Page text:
Saturday, January 2, 2010

2010: Odyssey New

Happy New Year, Folks!
I hope your end of the year has treated you to the company and relaxation it should. A couple nice gifts aren't so bad either. There's another particular holiday I don't like to talk about that falls between Christmas and New Years and means I'm a perfect number now instead of a cube like last year. For that occasion this year, my mom and my stepmom, two of my primary fiber enablers, presented me with a Golding Ring Spindle, which are made in Saxtons River, VT, just north of where I grew up.

How I'm a spinner has been changing. I started spinning about a year and a half ago when the grade 2/3 classroom where I was working had a Louët S51 DT as part of the equipment. Just so long as I spent some time teaching the students to spin on it during the day, I could take it home for nights, weekends and vacations. So, up until the end of August, it was in some degree my wheel. But, with the move up to 7/8 this year, I had to give the wheel back, which was very sad for me. I liked not only the feel of that wheel, but the sense that I understood mechanically what was going on with it. So, when my mom and stepmom moved from the western border of Vermont to the eastern side again, into a much smaller place, my stepmom offered me custodianship of her beautiful Jensen double-drive wheel (she usually uses some model of Majacraft, and largely, her Ring Spindle), I naturally took her up on it. Getting used to the Jensen has been quite a process though, partially because it's so different from the Louët, and partially because it had a lot of older parts. The leather footmen, for example, which connect the treadles to the metal pieces which turn the wheel, both snapped early on in my using it. Also, it's gorgeous and not mine, so I'm doubly afraid of breaking it. Even beyond that, because of the construction, it's never going to be a wheel I feel comfortable just hoisting over my shoulder, chucking in the backseat of my car and taking wherever like I did with the Louët. When it comes down to it, I am and probably will continue to be afraid that I will break it somehow.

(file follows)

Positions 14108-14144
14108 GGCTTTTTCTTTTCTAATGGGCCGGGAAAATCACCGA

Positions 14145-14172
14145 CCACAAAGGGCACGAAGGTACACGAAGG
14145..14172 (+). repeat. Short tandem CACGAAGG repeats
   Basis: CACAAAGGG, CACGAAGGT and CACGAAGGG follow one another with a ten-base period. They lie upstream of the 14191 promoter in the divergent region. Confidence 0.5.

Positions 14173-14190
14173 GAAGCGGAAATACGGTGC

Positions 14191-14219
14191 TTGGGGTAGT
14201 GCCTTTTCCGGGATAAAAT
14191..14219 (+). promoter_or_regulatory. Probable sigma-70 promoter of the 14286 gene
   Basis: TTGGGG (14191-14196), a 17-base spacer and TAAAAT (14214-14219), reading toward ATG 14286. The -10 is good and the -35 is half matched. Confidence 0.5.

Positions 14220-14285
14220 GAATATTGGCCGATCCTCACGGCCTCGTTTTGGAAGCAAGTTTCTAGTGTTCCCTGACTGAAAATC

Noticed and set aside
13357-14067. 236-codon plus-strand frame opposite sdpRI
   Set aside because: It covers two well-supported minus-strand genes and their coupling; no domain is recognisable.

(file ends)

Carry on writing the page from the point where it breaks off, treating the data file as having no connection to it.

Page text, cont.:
And so we come back to the Ring Spindle. I've tried spindling some before, but it feels like there's more of a learning curve than wheel spinning, which is a little strange because the mechanism of it is more intuitive on the whole. The challenge is learning how to use movement efficiently and how to manage the fleece, and those are both going to take practice and accepting feeling clumsy for a while, going back to more uneven handspun for a while. On the other hand, what I've seen Sadelle do with a spindle is pretty impressive, so I know what the unit is capable of making in the right hands.

Best wishes for a happy and healthy new year to all!